Posts Tagged ‘ Le Monde ’

Le Monde puzzle [42]

October 24, 2010
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Le Monde puzzle [42]

An interesting suduko-like puzzle for this week puzzle in Le Monde thi A 10×10 grid is filled by a random permutation of {0,…,99}. The 4 largest figures in each row are coloured in yellow and the 4 largest values in each column are coloured in red. What is the range of the number of yellow-and-red

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Le Monde puzzle [41]

October 17, 2010
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Le Monde puzzle [41]

The current puzzle in Le Monde this week is again about prime numbers: The control key on a credit card is an integer η(a) associated with the card number a such that, if the card number is c=ab, its key η(c) satisfies η(c)=η(a)+η(b)-1. There is only one number with a key equal to 1 and

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Le Monde puzzle [40]

October 10, 2010
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Le Monde puzzle [40]

The puzzle in Le Monde this week is called the “square five” (sic!): Two players each have twenty-five cards with five times each of the digits 1,2,3,4,5. They alternate putting one card on top of the pile, except that they can instead take an arbitrary number of consecutive cards from the top of the pile

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Le Monde puzzle [34]

October 3, 2010
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Le Monde puzzle [34]

Since the puzzle in this week (-end) edition of Le Monde is not (easily) solvable via an R program, I chose to go back to an older puzzle that my students can solve. Eleven token are distributed around a 200 meter perimeter-long ring. They all start moving at the same speed, 18km/h, in

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Le Monde puzzle [38]

September 29, 2010
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Le Monde puzzle [38]

Since I have resumed my R class, I will restart my resolution of Le Monde mathematical puzzles…as they make good exercises for the class. The puzzle this week is not that exciting: Find the four non-zero different digits a,b,c,d such that abcd is equal to the sum of all two digit numbers made by picking

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Candy branching process

May 5, 2010
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Candy branching process

The mathematical puzzle in the latest weekend edition of Le Monde is as follows: Two kids are given three boxes of chocolates with a total of 32 pieces. Rather than sharing evenly, they play the following game: Each in turn, they pick one of the three boxes, empty its contents in a jar and pick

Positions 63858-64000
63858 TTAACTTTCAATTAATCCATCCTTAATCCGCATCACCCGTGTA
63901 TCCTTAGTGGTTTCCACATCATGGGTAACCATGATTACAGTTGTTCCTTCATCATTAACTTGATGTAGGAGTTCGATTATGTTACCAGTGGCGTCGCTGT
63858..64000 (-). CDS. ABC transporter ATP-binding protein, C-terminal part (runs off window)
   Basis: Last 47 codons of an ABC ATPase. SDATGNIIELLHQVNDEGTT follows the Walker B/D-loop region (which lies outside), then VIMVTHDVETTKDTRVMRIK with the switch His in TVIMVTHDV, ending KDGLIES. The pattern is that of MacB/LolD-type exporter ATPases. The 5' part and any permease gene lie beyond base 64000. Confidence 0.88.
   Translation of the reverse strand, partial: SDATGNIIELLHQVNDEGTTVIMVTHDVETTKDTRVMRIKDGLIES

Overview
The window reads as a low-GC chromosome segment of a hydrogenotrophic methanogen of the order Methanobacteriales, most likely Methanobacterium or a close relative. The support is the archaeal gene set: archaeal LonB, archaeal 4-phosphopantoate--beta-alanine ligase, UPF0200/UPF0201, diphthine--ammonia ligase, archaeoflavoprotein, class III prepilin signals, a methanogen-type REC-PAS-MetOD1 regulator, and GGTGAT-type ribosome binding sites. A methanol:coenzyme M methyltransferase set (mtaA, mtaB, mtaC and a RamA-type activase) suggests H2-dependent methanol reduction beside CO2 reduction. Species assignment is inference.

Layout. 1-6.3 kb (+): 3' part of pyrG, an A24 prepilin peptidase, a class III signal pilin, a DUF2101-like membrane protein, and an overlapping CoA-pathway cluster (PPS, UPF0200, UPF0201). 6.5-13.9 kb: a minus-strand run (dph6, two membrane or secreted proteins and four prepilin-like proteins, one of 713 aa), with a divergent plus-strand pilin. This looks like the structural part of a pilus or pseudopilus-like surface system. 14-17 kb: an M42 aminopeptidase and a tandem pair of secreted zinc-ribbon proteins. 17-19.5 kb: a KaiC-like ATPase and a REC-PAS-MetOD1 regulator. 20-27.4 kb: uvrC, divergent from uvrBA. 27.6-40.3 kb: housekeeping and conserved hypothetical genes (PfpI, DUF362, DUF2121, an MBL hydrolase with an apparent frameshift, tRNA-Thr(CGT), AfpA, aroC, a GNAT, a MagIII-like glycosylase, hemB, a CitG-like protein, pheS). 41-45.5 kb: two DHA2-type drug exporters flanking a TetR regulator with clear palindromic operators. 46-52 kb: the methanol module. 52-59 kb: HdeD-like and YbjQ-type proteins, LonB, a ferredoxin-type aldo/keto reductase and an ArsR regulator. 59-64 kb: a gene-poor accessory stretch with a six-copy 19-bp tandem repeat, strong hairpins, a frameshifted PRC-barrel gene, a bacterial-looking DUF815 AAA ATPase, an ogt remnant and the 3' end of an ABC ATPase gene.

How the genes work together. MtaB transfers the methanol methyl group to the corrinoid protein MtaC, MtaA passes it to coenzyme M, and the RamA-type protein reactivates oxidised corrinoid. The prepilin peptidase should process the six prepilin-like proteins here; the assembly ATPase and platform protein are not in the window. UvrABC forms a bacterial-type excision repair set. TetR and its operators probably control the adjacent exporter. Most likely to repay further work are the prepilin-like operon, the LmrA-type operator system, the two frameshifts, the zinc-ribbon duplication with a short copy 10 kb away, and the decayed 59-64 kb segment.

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Le Monde rank test (corr’d)

April 6, 2010
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Le Monde rank test (corr’d)

Since my first representation of the rank statistic as paired was incorrect, here is the histogram produced by the simulation perm=sample(1:20) saple=sum(abs(sort(perm)-sort(perm))) when . It is obviously much closer to zero than previously. An interesting change is that the regression of the log-mean on produces > lm(log(memean)~log(enn)) Call: lm(formula = log(memean) ~ log(enn)) Coefficients: (Intercept)    

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Le Monde rank test

April 4, 2010
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Le Monde rank test

In the puzzle found in Le Monde of this weekend, the mathematical object behind the silly story is defined as a pseudo-Spearman rank correlation test statistic, where the difference between the ranks of the paired random variables and is in absolute value instead of being squared as in the Spearman rank test statistic. I don’t

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Solving the rectangle puzzle

March 15, 2010
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Solving the rectangle puzzle

Given the wrong solution provided in Le Monde and comments from readers, I went to look a bit further on the Web for generic solutions to the rectangle problem. The most satisfactory version I have found so far is Mendelsohn’s in Mathematics Magazine, which gives as the maximal number for a grid. His theorem is

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Wrong puzzle of the week [w10]?!

March 12, 2010
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Wrong puzzle of the week [w10]?!

In the weekend supplement to Le Monde, the solution of the rectangle puzzle is given as 32 black squares. I am thus… puzzled!, since my R program there provides a 34 square solution. Am I missing a hidden rectangle in the above?! Given that the solution in Le Monde is not based on a precise

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